What type of learner is your child?

Understand your child better by finding out whether she is a people oriented or task-oriented learner. By Dr Reda Davin

*Originally published in January 2008

A child learns a lot during the course of each day – mainly as the result of incidental learning. However, parents, caregivers and educators often teach children purposefully because they wish to impart the important information, skills and attitudes that children need. The best learning takes place when the way a child is taught corresponds with the way she learns best (her preferred learning style).

What is a learning style?

Parents know that each child is unique, but are often unaware that this uniqueness is also visible in the way a child learns. The child’s learning style is her preferred manner of acquiring, retaining and recalling new information. It includes not only the child’s intellectual ability, but also emotional and physiological aspects.

How do I identify my child’s learning style?

In order to identify your child’s learning style, look at her behaviour, reactions, persistence and preferences during normal daily activities. Remember, children are learning all the time.

Here’s an example to look at:
Johnny plays alone with his blocks in the television room. He is very quiet and seems to be concentrating deeply. He’s building a large castle. His mom asks him to bring his dirty cup to the kitchen. He seems to ignore her at first and then he becomes very irritated when she repeats her request. His mom loses her temper and his sister fetches the cup. After Johnny has finished his castle, he examines it carefully, makes a few changes and then puts all the blocks into the container.

Cathy, his sister, sits in the kitchen next to her mom. She’s colouring in pictures in a book and talking to her mom. Every now and again she also picks up her baby doll, because she pretends it is crying. She interrupts her play to fetch Johnny’s dirty cup. Her mother repeatedly tells her to complete at least one of the four pictures she has started colouring in.

Johnny is a task-oriented learner and Cathy is a people-oriented learner.

Use the guidelines below to determine whether your child is a task-oriented or people-oriented learner:

The learning activities of a task-oriented child are characterised by:

  • She asks you to show her what to do step by step. She needs clear direct instructions.
  • She sits and works/plays in a quiet place. Noise and other people easily distract her while she is busy with an activity.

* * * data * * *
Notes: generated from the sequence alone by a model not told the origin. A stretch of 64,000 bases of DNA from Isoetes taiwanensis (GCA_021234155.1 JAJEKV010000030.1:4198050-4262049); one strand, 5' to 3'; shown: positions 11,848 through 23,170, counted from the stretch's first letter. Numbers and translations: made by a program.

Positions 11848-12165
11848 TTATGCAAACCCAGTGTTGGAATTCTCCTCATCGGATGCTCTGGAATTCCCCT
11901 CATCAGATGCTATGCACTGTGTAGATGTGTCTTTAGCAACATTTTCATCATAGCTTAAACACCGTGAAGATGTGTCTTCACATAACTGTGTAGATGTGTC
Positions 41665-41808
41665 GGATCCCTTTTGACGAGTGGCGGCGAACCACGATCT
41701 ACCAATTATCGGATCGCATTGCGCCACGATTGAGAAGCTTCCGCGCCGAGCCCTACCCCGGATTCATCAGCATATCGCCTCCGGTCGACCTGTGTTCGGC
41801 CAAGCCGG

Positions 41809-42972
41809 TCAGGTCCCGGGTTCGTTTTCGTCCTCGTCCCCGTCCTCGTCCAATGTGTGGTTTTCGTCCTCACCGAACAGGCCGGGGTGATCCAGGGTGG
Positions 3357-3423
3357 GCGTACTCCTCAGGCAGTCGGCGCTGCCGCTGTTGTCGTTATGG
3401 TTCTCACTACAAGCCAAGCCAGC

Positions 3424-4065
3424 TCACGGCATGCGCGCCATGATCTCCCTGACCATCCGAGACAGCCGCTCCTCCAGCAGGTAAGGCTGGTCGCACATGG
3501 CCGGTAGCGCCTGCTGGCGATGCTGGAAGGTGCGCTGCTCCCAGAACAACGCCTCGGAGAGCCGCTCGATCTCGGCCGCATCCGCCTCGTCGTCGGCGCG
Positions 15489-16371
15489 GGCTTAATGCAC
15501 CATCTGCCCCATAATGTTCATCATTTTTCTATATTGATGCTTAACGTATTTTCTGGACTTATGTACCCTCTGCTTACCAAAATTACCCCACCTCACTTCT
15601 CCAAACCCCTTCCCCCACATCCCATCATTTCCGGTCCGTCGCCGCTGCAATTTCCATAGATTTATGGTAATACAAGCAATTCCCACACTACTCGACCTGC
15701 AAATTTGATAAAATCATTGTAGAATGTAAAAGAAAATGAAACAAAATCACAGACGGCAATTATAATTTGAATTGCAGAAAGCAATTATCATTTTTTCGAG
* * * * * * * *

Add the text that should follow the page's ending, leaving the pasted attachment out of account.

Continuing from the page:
• She prefers not to eat or drink while she’s busy with an activity.
  • She concentrates only on one activity or task at a time.
  • She doesn’t want to be interrupted while playing and tends to feel irritated when she is interrupted.
  • She wants to complete an activity once she has started it.
  • She prefers to be left alone. She doesn’t need a lot of encouragement to finish a task.
  • She wants to play or work alone. She’s not a very sociable child.
  • She thinks carefully about an activity and plans before she starts with the activity.
  • She prefers to solve problems on her own. She considers all possibilities before she makes a decision.
  • She prefers toys that enable her to play on her own (blocks, puzzles and self-correcting toys).
  • She is usually well behaved, even without the direct supervision of an authoritive figure (parent).

The learning activities of a people-oriented child are characterised by:

  • She plays (or works) only for short periods. She needs frequent breaks while learning something new or completing a difficult task.
  • She is busy with more than one activity at the same time. She will work on something, stop, do something else and then return to the original task.
  • She wants to know what the end result (whole picture) will be before she starts with a new task.
  • She prefers activities that are not clearly structured and fixed. She dislikes tasks or activities that have very specific steps and rules.
  • She prefers sounds in the background and other people in the room while she is playing or completing a task. (During their school years, these children listen to music while they are studying.)
  • She prefers to work with someone to complete tasks and dislikes working alone.
  • She is influenced by other people (in a positive or negative way).
  • She needs a lot of encouragement. Her persistence and motivation to complete activities can be low.
  • She prefers to learn about things that are directly related to her. (This may cause problems at school.)
  • She wants to be actively involved in her learning. She wants to do things, not just think about them. She doesn’t want to sit still.
  • She bases her decisions on her feelings. She does things without thinking and can be very impulsive.
  • She prefers activities that involve other people.


  • Every child, whether she is a task-oriented or people-oriented learner can learn what she needs to and acquires the necessary skills if she is taught in a manner that suits her individual learning style.
  • Neither of the learning styles is better or worse than the other; they are merely different.
  • Most children learn better if the information is meaningful and relevant to them, but such information is essential for people-oriented learners, because it helps to keep them motivated.
  • Most children are poor listeners, therefore talking to them and explaining are inadequate teaching methods, especially when young children are taught. A young child learns best when she feels or experiences new information with her whole body.
  • Although most gifted children are people-oriented learners, so are most underachievers.
  • Very few children are exclusively task-oriented or people-oriented – most of us use a combination of the two. Use your child’s unique preferences to her learn as successfully as possible.
scroll to top

Send this to a friend